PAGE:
Anerley Town Hall is one of those Victorian projects that provide some of the few civic spaces left for local people. I’ve written to Bromley Council making clear that they need to secure its future, rather than continuing the neglect or flogging it off for a one-off lump of cash.
Here is my letter:
Dear Mr Thompson,
I am writing as a local resident and occasional Anerley Town Hall user to feed in my views on the four options you have circulated regarding the building’s future.
Regrettably, the council took the damaging decision to close the library service. This decision was the council’s, in view of funding cuts and the view – wrong in my opinion – that the new library in Penge made this facility unnecessary. But the library’s closure should not be taken as any indication of the building failing to provide value to the local community.
While the business centre is losing money, it is helping to keep 55 people in employment and keep money circulating in the local economy. Closing it now would cut the legs from under the local economy, and could have knock-on consequences for other businesses such as the parade of shops on Anerley Road.
As you note, the Crystal Palace Community Development Trust have succeeded in running a thriving community facility in their part of the building. This shows both that the building itself has a valuable role in the local community, and that the CPCDT have a solid track record.
There are no alternatives to this listed building in the area that offer the same space with a kitchen, toilets and parking. Redevelopment into residential or commercial uses would represent a huge loss to Anerley, an area that is among the most deprived in Bromley but also with potential to thrive given further support for community and business development. I believe that, under the CPCDT’s management, the whole building including the business centre could go from strength to strength, with efficiencies and innovation likely to arise from bringing management into one organisation.
In view of their success, I would prefer to see the council opt for option 2 – leasing the entire building to the CPCDT. I believe they are best placed to find viable uses for the building.
I believe the council should guarantee payment for the urgent subsidence works, and work with the CPCDT to find the best way to upgrade the telephony systems.
With respect to the car park, I am sympathetic to the idea of selling at least part of the car park for development. But this should be done with care not to affect the viability of the facilities, which will require some parking for loading and disabled access. It should also be accompanied by a transport plan to reduce private car usage in visiting the facilities, and to address any barriers to people taking the bus, walking or cycling to the facility. For example, the council should consider introducing a 20mph speed limit and cycle lanes on Anerley Road, and undertake a survey of current users to discover any holes in bus route coverage, working with TfL to resolve any issues that arise.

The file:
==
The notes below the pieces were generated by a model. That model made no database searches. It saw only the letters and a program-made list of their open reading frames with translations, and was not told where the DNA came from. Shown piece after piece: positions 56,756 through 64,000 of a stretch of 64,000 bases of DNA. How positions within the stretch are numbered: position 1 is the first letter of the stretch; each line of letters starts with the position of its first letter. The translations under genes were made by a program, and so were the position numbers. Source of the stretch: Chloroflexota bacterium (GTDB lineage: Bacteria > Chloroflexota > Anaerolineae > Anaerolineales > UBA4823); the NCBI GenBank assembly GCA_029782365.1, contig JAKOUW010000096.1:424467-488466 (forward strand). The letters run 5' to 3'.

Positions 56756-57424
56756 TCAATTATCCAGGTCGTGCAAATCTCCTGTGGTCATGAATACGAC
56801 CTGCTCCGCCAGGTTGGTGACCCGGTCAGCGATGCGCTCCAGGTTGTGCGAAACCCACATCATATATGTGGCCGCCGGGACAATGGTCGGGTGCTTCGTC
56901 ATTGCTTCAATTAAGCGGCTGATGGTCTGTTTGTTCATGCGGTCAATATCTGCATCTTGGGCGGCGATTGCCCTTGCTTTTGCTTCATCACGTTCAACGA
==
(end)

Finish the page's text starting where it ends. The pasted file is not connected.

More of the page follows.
The future of Anerley Town Hall speaks to a wider potential for government to empower local people.
Government needn’t always do, it can also facilitate; it needn’t always do these things for local people, it can do things with them. Just as I want to see the council work with local groups to gradually improve Crystal Palace Park, and just as the Upper Norwood Library Trust are seeking council support to run a community facilities, so I think Bromley Council can work with the CPCDT to do something far more powerful in Anerley.
I don’t support the Conservative vision of a “Big Society” trying (without funding) to fill the hole left by government cuts. Bromley cannot just hand over the keys to the Crystal Palace Community Development Trust, without funding the work to stop the subsidence and upgrade the telephony systems.
But it would be in the spirit of the Victorian age to see Bromley treat Anerley Town Hall not as a council asset to be flogged off, nor a consumer product it delivers for local people, but as a civic space – a focal point in which government and locals work together for the benefit of the community.